Home Lifestyle Health Andrew Jackson Beard: Former Slave Helped Revolutionize Railroad Industry

Andrew Jackson Beard: Former Slave Helped Revolutionize Railroad Industry


Andrew Jackson Beard was an African American inventor, who introduced five improvements to the automatic railroad car coupler in 1897 and 1899 and was inducted posthumously into the National Inventors Hall of Fame in Akron, Ohio in 2006 for this achievement. These are his notable achievements and safety legacy but let’s learn more about the man and his life.

Andrew Jackson Beard was an African American inventor, who introduced five improvements to the automatic railroad car coupler in 1897 and 1899. (PUBLIC DOMAIN)

Andrew Jackson Beard was born to William and Martha Harris Beard on May 29, 1849, in Woodland, Alabama. He had two brothers and five sisters. He spent the first 15 years of his life as a slave on a small plantation in East Lake, Alabama. Prior to the end of the Civil War, Beard was emancipated and released from bondage.

A year later, he married Edia Beard, and they had three sons. He became a farmer and sharecropper on a farm in Pinson, Alabama. He later purchased an 80-acre farm near Center Point, Alabama.

After making a very long three-week trip to Montgomery, Alabama to sell some bushels of apples off an ox cart, he made the decision to become a business owner. He took up roots and moved his family to St. Clair County, Alabama where he built and operated his own flour mill just outside of Birmingham, Alabama. The mill was very successful for many years.

Though Beard had no formal education he was self-taught and had a very keen mind and innovative spirit. After becoming a successful businessman, he began to explore other interests. In 1881, he patented a new double plow which allowed one to adjust the distance between the plow plates (U.S. patent 240,642) which he sold in 1884 for $4,000. This amount is equivalent to around $130,000 in today’s market. He made the decision to return to farming.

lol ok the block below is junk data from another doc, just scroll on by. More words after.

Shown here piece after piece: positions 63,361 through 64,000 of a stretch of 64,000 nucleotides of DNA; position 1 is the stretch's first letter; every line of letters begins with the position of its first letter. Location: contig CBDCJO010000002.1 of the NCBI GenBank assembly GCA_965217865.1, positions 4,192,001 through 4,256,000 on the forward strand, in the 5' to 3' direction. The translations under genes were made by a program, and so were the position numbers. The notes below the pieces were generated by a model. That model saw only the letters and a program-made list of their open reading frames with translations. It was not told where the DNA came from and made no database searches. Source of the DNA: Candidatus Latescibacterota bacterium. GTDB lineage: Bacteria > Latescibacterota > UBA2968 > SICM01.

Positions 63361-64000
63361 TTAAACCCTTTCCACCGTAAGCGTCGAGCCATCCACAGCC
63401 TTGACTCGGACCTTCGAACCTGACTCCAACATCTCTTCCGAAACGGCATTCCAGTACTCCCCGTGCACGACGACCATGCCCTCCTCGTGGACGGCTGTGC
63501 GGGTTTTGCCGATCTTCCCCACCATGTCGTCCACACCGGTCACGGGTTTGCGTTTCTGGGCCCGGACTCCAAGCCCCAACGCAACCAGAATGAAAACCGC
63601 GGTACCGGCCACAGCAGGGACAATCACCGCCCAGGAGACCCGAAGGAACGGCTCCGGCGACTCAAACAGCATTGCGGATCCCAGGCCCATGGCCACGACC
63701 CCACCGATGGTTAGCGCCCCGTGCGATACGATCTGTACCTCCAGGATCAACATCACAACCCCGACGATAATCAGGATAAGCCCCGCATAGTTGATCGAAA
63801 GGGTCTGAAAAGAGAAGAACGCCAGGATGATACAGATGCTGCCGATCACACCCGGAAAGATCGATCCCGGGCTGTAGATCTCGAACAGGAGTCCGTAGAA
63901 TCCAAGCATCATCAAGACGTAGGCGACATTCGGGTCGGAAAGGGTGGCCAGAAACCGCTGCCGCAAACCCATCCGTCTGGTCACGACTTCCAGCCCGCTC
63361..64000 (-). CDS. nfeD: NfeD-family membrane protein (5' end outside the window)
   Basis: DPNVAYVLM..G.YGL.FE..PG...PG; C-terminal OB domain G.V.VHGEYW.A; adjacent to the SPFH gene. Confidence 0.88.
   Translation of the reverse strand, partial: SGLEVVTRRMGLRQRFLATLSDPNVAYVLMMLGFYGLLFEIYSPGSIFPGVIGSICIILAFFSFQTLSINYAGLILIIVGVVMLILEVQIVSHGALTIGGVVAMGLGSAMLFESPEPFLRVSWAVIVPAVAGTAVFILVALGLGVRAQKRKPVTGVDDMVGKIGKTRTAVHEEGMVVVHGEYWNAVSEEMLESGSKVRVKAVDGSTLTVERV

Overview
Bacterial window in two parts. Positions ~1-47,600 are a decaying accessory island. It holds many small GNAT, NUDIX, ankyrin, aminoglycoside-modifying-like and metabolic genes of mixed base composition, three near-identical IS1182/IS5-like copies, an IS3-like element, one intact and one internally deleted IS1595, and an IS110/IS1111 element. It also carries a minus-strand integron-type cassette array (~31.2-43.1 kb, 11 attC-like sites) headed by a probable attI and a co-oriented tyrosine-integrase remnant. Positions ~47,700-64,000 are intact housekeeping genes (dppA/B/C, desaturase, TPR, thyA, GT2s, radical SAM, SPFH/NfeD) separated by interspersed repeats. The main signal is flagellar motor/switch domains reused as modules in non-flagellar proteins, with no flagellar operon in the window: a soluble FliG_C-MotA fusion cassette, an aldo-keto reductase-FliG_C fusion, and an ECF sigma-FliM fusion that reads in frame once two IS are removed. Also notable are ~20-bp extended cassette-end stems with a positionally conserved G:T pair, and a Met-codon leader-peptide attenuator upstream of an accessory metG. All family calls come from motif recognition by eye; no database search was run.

In 1887, he designed and patented a second double plow which he later sold for $5,200. In today’s market, his sales would be equivalent to $170,000. He took his profits from his two patent sales and decided to go into real estate. Again, Beard became a successful businessman earning about $30,000. He would continue his innovative projects and in 1892, filed a patent for a new type of rotary steam engine.

Word spread about Beard’s mechanical abilities. He received competing offers for his employment and worked varied jobs before taking a job with the Alabama & Chattanooga Railroad. This was during a time the railroad industry was booming with little or no safety measures for workers. The railroad owners were making huge profits at the expense of their labor force. Railroad workers then had to brace themselves between railroad cars and couple the cars together manually.

One railroad worker was assigned to the dangerous job of squeezing in between the two cars at the right moment and securing the connection with a large pin. This process was known as “coupling.” Most of the workers lost at least one finger, whereas many lost a hand or a limb, particularly arms. Beard became a casualty of this type of coupling injury and lost a leg.

He decided to invent a safer method of connecting railroad cars and came up with a device known as the “Jenny Coupler” (It should not be confused with the Janney Coupler invented by Eli Janney and patented in 1873). Beard’s “Jenny Coupler” eliminated human involvement between the cars by engaging horizontal jaws that automatically locked together when two cars bumped into each other. He patented his invention on Nov. 23, 1897. This former slave sold his revolutionary invention back to the railroad in 1897 for $500,000. This sum is equivalent to $1.8 million in today’s market.

In 1897, Congress passed the Federal Safety Appliance Act, which made it illegal to operate any railroad cars without the automatic coupler. This invention would become his most famous invention and dramatically reduced serious injuries and the loss of lives of railroad workers. Modern versions of his coupler are still in use today.

After the sale of his “Jenny Coupler” patent, he purchased real estate in Jefferson County and started a taxi service. Reportedly this brilliant man became impoverished in his last years. Beard died in obscurity at the Jefferson County Alms House on May 10, 1921, and was buried in an unmarked grave in the Woodlawn Cemetery.